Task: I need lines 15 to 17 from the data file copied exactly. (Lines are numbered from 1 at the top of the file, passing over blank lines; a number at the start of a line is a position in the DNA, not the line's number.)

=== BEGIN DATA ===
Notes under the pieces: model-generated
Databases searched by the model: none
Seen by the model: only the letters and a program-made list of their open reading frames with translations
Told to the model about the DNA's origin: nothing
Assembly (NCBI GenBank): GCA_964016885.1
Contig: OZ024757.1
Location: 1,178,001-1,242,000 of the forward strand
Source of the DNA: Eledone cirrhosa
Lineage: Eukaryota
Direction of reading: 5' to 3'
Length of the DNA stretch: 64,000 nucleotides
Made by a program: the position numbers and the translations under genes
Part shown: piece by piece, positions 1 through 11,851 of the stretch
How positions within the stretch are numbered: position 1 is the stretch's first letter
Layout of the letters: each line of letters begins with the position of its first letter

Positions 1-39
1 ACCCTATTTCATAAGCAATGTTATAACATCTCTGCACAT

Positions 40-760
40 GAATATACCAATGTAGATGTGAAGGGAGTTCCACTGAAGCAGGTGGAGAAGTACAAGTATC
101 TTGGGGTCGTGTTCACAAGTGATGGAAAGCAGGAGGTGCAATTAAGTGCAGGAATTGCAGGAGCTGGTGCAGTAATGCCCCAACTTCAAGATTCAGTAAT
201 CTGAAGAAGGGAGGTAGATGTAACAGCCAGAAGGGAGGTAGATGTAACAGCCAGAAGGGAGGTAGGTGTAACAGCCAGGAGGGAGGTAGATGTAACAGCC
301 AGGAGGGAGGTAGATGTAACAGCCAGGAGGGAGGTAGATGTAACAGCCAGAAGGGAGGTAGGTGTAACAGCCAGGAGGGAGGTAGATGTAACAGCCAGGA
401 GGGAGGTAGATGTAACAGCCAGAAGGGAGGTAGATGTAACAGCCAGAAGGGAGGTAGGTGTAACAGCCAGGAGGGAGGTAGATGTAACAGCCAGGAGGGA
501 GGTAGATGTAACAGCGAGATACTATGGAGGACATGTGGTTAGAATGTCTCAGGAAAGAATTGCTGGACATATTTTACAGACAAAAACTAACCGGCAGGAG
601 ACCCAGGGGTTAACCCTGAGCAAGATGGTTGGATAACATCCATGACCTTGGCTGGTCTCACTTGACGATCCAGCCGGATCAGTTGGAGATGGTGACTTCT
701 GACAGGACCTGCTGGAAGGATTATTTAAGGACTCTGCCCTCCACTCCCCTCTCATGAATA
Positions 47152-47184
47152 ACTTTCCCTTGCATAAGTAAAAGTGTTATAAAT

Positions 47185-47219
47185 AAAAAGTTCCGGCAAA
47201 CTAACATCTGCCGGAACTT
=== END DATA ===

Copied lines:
Layout of the letters: each line of letters begins with the position of its first letter

Positions 1-39
1 ACCCTATTTCATAAGCAATGTTATAACATCTCTGCACAT